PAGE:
I’m Feeling a Bit Crabby

While in the Florida Keys last week I saw a ton of crabs, both true crabs and other crab-like organisms.  As a Michigander living far from the ocean, these were the first crabs I had seen in the wild.  I admit I know little of their taxonomy, but I’m going to stumble through a bit of it as I go through the photos I took.

First, there are the true crabs (Arthropoda:  Crustacea:  Malacostraca:  Decapoda:  Brachyura).  This infraorder of crustaceans includes nearly 7,000 known species.  Here are but three:

True crab (Arthropoda: Crustacea: Malacostraca: Decapoda: Brachyura) photographed 04/09/2012 on Grassy Key, Florida.

True crab (Arthropoda: Crustacea: Malacostraca: Decapoda: Brachyura) photographed 04/09/2012 on Grassy Key, Florida.

True crab (Arthropoda: Crustacea: Malacostraca: Decapoda: Brachyura) photographed 04/09/2012 on Grassy Key, Florida.

I have no idea what the first two crabs were, and for all I know they’re just two color variants of the same species.  I found them crawling about the muck on a tidal flat on Grassy Key.  The third crab was in the same area but submerged.  I suspect it was a juvenile Atlantic blue crab (Callinectes sapidus, Portunidae).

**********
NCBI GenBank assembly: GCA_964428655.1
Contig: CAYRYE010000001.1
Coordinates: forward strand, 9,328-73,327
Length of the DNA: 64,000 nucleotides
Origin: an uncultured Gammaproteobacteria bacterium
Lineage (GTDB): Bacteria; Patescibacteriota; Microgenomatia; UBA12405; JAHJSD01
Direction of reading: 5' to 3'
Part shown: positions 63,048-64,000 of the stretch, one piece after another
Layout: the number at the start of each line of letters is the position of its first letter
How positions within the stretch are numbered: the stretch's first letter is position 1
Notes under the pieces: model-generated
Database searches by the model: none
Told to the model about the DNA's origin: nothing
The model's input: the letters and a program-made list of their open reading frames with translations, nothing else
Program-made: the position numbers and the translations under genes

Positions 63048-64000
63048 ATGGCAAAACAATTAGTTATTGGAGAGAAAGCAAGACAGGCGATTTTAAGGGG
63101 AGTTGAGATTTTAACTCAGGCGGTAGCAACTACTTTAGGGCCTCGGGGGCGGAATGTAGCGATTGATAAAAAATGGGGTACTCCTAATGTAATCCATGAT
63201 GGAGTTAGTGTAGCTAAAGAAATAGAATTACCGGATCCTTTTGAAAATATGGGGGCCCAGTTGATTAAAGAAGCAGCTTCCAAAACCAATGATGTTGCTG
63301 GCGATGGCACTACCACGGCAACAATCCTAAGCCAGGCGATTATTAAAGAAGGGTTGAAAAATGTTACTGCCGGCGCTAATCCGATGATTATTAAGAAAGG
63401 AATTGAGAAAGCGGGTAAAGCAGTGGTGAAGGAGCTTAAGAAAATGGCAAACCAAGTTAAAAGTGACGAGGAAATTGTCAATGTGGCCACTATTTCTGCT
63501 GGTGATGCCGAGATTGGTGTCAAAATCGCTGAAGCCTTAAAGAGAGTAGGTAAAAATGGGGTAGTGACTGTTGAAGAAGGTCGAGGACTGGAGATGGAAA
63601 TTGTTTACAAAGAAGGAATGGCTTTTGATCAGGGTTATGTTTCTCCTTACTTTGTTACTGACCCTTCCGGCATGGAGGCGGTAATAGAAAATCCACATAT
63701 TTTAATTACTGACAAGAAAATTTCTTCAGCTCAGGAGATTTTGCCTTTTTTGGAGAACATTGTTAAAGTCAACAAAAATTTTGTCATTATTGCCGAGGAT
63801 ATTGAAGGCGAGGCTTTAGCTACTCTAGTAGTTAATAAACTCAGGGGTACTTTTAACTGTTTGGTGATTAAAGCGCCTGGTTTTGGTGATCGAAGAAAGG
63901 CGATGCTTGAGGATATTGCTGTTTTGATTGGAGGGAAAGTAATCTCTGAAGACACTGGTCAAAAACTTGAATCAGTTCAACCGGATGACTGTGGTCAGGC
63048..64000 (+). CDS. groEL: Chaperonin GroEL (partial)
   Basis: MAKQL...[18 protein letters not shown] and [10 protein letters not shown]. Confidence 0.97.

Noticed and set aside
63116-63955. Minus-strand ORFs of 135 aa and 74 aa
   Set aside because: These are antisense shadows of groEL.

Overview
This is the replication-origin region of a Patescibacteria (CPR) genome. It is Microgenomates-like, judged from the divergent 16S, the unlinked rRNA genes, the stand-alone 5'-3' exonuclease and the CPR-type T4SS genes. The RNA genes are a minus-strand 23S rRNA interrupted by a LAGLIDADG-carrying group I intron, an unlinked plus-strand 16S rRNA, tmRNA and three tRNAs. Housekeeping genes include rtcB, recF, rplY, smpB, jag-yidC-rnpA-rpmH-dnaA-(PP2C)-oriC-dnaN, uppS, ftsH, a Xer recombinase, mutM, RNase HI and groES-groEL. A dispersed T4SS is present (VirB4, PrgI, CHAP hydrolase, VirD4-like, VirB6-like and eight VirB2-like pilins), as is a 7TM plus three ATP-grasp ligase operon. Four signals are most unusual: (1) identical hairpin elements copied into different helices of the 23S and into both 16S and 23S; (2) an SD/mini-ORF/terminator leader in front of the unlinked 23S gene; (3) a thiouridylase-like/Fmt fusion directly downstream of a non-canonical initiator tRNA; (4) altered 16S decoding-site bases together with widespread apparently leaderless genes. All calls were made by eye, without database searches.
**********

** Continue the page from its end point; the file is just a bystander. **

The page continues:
Far more common were hermit crabs (Arthropoda:  Crustacea:  Malacostraca:  Decapoda:  Anomura:  Paguroidea).  Despite the common name, these are not true crabs but are related decapod crustaceans.  I found scores of these on the tidal flats of Long Key and Grassy Key, each living within the shell of a gastropod.  They were so common that any shell of any size that I found had a hermit crab living inside.

Hermit crab (Arthropoda: Crustacea: Malacostraca: Decapoda: Anomura: Paguroidea) photographed 04/09/2012 on Long Key, Florida.

Hermit crab (Arthropoda: Crustacea: Malacostraca: Decapoda: Anomura: Paguroidea) photographed 04/09/2012 on Long Key, Florida.

Hermit crab (Arthropoda: Crustacea: Malacostraca: Decapoda: Anomura: Paguroidea) photographed 04/09/2012 on Long Key, Florida.

On Long Key I also found some exoskeletons of dead horseshoe crabs (Arthropoda:  Chelicerata:  Merostomata:  Xiphosurida:  Limulidae).  These “crabs” are even further from true crabs than hermit crabs.  Horseshoe crabs aren’t even crustaceans…they’re in the same subphylum as spiders and scorpions.

Dead horseshoe crab (Arthropoda: Chelicerata: Merostomata: Xiphosurida: Limulidae) photographed 04/09/2012 on Long Key, Florida.

To Floridians these awesome little critters are probably no big deal.  For a midwesterner like me, however, I thought it was pretty remarkable to find so many of these diverse and fascinating creatures in such a short time.

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About Jeremy Sell

Science and nature nerd.
This entry was posted in Invertebrate Zoology and tagged , , , , , . Bookmark the permalink.

One Response to I’m Feeling a Bit Crabby

  1. Nice photos. . .As you probably know, horseshoe crabs’ eggs are an important food source for migrating shorebirds in the mid-Atlantic states, but their numbers are declining. I used to see them a lot at Rehobeth Beach, DE, when I was a kid. They are mysterious and beautiful creatures.

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